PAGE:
A Swiss museum director preparing for a Nazi-era art collection’s long-awaited public unveiling later this year said Friday that her goal remains finding heirs to any works that may have been looted from Jewish owners.
Bern Museum of Fine Arts head Nina Zimmer, who took ownership of 150 drawings, lithographs and paintings this week ahead of an exhibition slated to begin in November, said research shows none of these were stolen by National Socialists.
But questions linger over the provenance of some of the collection’s pieces still in Germany, where a 2012 raid by authorities on a Munich apartment produced a sensation: 1,500 long-lost works by modern masters, including Pablo Picasso, Otto Dix and Henri Matisse.
“Every restitution is a victory for us,” Zimmer said in an interview, while acknowledging such provenance sleuthing remains unpredictable. “I cannot make any promises.”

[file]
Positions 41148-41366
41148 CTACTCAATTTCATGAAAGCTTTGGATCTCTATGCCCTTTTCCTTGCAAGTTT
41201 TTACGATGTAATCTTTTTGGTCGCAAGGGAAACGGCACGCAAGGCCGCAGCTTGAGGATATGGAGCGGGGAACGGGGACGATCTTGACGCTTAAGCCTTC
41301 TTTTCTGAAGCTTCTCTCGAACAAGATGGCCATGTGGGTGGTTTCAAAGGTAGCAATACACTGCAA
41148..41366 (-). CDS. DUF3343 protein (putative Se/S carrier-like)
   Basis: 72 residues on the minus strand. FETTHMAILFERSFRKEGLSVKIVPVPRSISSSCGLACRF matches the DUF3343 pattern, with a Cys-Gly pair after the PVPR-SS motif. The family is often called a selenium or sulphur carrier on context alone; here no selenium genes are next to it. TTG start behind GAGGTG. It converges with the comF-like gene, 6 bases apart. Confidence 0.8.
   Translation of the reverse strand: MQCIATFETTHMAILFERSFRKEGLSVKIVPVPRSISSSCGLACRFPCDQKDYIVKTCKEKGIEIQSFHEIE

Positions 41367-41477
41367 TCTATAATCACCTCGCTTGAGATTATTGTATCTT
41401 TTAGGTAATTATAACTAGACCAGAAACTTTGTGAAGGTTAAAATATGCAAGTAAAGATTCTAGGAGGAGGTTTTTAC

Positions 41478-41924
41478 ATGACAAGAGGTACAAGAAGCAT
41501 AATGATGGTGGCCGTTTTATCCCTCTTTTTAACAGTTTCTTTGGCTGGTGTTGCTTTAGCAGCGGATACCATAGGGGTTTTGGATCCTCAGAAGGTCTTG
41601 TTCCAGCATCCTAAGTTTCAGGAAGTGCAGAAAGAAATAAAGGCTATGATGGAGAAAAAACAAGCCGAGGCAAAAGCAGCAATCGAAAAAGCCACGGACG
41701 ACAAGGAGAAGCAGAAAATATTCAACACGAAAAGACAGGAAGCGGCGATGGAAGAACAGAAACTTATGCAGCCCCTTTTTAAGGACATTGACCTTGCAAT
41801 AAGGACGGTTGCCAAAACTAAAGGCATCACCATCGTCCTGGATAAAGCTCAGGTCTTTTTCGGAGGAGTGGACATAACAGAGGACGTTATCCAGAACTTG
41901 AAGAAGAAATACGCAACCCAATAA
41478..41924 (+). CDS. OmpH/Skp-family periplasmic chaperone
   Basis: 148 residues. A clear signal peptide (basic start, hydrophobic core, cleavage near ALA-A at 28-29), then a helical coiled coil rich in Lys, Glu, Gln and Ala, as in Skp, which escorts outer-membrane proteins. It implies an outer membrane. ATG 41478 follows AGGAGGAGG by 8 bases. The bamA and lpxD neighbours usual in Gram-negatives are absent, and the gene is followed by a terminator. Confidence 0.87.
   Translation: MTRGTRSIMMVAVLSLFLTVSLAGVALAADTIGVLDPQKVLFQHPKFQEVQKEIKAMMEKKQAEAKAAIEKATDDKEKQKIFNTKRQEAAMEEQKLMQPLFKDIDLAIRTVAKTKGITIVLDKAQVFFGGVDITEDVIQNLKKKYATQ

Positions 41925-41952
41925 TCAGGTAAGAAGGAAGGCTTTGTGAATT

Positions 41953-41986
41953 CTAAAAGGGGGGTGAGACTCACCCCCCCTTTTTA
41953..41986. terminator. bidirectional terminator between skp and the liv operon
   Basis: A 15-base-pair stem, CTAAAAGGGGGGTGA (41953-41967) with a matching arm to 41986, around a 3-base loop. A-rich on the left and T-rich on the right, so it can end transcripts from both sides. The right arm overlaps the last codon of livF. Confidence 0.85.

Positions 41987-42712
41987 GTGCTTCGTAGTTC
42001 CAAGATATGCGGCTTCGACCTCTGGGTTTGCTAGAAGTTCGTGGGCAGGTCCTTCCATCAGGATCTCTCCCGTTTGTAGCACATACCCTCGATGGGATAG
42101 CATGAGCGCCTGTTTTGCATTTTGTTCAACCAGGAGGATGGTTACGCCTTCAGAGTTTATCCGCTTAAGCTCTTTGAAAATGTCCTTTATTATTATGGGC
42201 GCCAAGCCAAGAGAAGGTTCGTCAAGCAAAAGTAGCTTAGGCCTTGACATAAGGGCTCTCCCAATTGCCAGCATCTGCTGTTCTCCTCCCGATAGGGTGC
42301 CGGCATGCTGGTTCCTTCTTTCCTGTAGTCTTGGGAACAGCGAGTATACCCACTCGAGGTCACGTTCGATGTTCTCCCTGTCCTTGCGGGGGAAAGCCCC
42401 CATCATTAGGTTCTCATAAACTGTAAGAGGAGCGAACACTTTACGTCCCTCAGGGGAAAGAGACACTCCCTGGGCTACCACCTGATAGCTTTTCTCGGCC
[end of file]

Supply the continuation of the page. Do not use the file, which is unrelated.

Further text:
In addition to Zimmer’s exhibition in Bern, the Bundeskunsthalle in Bonn, Germany, is also planning to display items from the collection, which to date has produced only five works confirmed to have been stolen by the Nazis.
Four have been returned to heirs, so far, including a Matisse portrait, “Sitting Woman,” that belonged to Paris-based collector Paul Rosenberg.
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